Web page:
For the last few decades, Historic England and its affiliates have been studying aerial photographs—and, in recent years, imagery from lidar, Google Earth, and other digital sources, too—in order to catalog historical sites across England. Now, they’ve compiled all that data into a single dazzling interactive map, free for anyone to explore online.

As Smithsonian reports, this Aerial Archaeological Mapping Explorer contains thousands of sites and covers an impressively broad swath of history, from about 6000 years ago right up through the Cold War. If little-known prehistoric hill forts are your thing, you’re in luck. There are some of those, as well as Iron Age farms, Bronze Age burial mounds, Industrial Age coal-mining sites, and much more.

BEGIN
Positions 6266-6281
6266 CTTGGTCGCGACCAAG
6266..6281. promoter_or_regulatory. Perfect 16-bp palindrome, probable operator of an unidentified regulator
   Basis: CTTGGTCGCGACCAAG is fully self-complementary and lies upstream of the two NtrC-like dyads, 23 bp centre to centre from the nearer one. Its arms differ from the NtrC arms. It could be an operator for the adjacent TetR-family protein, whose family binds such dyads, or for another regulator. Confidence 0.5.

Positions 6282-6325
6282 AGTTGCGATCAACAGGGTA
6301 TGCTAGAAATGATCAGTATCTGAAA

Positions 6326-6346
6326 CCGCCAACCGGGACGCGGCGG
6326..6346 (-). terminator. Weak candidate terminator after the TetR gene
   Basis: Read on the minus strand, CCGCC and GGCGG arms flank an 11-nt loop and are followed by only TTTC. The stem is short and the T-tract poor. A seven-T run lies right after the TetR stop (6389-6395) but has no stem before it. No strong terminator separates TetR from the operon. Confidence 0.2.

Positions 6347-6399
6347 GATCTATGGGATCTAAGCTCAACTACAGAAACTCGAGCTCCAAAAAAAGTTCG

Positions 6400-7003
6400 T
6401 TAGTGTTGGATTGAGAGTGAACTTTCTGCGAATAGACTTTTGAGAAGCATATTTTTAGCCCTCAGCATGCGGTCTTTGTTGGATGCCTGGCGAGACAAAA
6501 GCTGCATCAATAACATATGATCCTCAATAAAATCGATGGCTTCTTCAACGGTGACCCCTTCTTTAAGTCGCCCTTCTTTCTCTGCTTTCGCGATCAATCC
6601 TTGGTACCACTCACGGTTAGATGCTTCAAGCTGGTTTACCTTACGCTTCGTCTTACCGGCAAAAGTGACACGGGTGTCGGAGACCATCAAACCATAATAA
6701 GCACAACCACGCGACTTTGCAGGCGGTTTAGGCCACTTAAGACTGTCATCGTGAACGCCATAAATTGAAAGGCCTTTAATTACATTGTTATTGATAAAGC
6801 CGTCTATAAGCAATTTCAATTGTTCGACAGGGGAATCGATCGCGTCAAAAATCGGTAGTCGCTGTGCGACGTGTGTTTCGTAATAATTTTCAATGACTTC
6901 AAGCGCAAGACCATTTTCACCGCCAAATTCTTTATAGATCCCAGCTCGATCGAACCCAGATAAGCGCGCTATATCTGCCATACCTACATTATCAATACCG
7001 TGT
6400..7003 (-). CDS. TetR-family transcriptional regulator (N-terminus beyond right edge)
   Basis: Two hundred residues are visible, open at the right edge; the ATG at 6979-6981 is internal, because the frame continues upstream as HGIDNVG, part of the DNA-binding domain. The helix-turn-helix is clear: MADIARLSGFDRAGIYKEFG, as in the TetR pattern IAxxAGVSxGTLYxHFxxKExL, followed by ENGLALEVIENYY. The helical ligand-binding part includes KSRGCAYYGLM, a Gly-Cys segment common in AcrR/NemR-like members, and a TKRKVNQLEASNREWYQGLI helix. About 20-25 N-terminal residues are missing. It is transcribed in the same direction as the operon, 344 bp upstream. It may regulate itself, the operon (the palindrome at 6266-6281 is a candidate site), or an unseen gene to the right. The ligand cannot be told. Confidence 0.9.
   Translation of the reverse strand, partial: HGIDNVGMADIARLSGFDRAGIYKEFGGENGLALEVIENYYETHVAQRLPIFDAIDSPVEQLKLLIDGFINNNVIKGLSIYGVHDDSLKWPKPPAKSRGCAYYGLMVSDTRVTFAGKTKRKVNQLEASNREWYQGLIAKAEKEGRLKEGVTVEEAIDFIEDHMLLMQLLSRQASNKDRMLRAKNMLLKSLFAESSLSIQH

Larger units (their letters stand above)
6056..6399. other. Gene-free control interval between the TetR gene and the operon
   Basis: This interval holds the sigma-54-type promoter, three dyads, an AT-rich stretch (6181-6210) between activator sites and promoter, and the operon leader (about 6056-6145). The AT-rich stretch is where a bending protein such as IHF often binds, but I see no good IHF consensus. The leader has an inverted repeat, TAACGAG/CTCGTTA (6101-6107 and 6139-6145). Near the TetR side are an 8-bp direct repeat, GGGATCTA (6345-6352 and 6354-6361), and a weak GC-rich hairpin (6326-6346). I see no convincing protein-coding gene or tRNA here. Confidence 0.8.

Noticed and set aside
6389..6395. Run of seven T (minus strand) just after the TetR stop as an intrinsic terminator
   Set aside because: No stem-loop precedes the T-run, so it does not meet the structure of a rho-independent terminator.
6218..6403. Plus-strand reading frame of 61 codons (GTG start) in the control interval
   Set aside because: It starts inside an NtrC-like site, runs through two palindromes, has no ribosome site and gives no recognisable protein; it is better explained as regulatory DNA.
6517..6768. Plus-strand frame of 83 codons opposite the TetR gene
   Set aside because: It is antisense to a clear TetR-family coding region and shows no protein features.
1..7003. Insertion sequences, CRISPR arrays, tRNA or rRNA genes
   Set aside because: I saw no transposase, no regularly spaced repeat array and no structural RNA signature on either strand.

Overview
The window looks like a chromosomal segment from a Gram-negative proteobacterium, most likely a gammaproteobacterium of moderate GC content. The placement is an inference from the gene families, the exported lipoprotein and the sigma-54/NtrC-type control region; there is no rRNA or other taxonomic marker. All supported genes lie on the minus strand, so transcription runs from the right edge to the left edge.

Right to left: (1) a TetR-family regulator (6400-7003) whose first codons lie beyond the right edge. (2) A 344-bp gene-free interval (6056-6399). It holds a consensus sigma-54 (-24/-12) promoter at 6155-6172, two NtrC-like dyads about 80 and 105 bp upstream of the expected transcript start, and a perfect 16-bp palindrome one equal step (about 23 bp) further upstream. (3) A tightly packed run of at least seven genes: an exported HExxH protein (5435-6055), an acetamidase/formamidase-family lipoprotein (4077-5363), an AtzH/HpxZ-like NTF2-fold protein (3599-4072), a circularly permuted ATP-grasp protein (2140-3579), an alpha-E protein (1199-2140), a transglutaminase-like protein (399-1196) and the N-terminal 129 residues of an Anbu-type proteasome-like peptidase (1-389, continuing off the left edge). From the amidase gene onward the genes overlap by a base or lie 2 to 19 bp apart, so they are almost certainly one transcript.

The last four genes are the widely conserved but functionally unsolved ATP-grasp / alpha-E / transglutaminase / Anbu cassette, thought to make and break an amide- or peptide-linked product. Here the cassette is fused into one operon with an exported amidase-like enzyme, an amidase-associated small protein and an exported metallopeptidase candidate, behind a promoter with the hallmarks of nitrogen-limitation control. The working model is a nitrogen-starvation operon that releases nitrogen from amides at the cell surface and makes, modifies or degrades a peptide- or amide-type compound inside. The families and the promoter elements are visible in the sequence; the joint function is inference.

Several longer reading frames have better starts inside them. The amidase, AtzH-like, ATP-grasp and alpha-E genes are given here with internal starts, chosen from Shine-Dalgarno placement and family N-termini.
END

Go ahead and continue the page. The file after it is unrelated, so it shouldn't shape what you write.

You’ll also find a number of especially famous landmarks: Stonehenge, for example, and Hadrian’s Wall, a 73-mile stone barrier that marked (and protected) the Roman Empire’s northwestern border across northern England.

You can zoom in and out and choose sites, outlined in red, at random, or you can locate a specific spot or address using the search bar. Once you’ve clicked on one, a box will appear with a brief explanation and links to more information about it.

“This new aerial archaeology mapping tool lets people fly virtually over England and drink in its many layers of history. It will allow everyone to explore the hidden heritage of their local places and what makes them special,” Historic England chief executive Duncan Wilson said in a statement. “We hope it will give people a springboard to further investigation, whether for research purposes or simply to satisfy curiosity about what archaeological features they may have noticed around their local area.”

You can explore the map for yourself here.

[h/t Smithsonian]